Recognizing Black History Month

Published 7:48 am Thursday, February 11, 2016

While February marks the beginning of Black History Month, there is a rich African-American culture in the county that can be remembered.

One of the most notable African-American imprints in Charlotte County continues to be the Central High Museum.

The museum is located in the old library of the former High School in Charlotte Court House.

Central High was the former high school of African-American students in Charlotte County.  Before Central High was established, the Charlotte Training School opened in 1928.

The Association for the Study of African American Life and History explained the origins of Black History Month and said, “in 1976, fifty years after the first celebration, the association used its influence to institutionalize the shifts from a week to a month and from Negro history to Black history. Since the mid-1970s, every American president, Democrat and Republican, has issued proclamations endorsing the Association’s annual theme.”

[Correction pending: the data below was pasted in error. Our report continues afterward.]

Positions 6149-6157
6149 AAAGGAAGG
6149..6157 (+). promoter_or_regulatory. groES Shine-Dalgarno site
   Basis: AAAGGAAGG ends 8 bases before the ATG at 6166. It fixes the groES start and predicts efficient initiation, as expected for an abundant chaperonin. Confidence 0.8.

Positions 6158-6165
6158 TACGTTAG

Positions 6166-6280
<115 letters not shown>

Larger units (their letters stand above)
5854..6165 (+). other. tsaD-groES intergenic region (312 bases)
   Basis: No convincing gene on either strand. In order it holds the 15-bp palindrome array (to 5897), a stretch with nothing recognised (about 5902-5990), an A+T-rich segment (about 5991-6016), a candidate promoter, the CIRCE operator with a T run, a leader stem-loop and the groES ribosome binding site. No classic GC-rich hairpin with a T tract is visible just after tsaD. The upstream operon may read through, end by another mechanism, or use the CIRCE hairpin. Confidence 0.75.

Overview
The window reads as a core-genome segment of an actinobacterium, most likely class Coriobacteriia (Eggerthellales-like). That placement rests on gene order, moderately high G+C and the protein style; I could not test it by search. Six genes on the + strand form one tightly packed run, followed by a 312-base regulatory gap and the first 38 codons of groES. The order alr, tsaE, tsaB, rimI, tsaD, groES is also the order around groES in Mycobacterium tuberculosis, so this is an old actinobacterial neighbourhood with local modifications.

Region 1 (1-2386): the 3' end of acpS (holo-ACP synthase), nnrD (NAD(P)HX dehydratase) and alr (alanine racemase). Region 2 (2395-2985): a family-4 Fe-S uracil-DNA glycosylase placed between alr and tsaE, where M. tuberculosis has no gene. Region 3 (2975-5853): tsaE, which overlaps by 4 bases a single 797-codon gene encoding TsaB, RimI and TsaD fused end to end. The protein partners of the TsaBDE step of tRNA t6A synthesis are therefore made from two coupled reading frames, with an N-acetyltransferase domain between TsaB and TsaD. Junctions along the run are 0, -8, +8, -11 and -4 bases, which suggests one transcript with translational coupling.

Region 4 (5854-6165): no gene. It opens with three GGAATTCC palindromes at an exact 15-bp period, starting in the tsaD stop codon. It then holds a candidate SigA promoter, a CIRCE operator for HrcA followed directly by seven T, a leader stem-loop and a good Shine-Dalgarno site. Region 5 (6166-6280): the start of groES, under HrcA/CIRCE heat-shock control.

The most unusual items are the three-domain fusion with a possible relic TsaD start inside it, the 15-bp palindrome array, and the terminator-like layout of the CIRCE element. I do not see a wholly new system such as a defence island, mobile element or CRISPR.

While the longstanding tradition of celebrating Black History Month continues each February, the significance of Black History in Charlotte County can be found year-round.

For many, Black History is an identity and way of life.

Not only should Black History month be recognized as a time to note influential contributions made by African-Americans, but it should be seen as a time when people from all backgrounds and walks of life come together to honor the past in order to look forward to accomplishments of the future.

This logic can be applied in many situations.

A quote by Bil Keane said, “yesterday is history, tomorrow is a mystery, today is a gift of God, which is why we call it the present.”

This month and every other month of the year, remember the important history in Charlotte County that contributed to the current state of affairs that many residents have grown to love and call home.

Italia Gregory is a staff reporter for The Charlotte Gazette. She can be reached at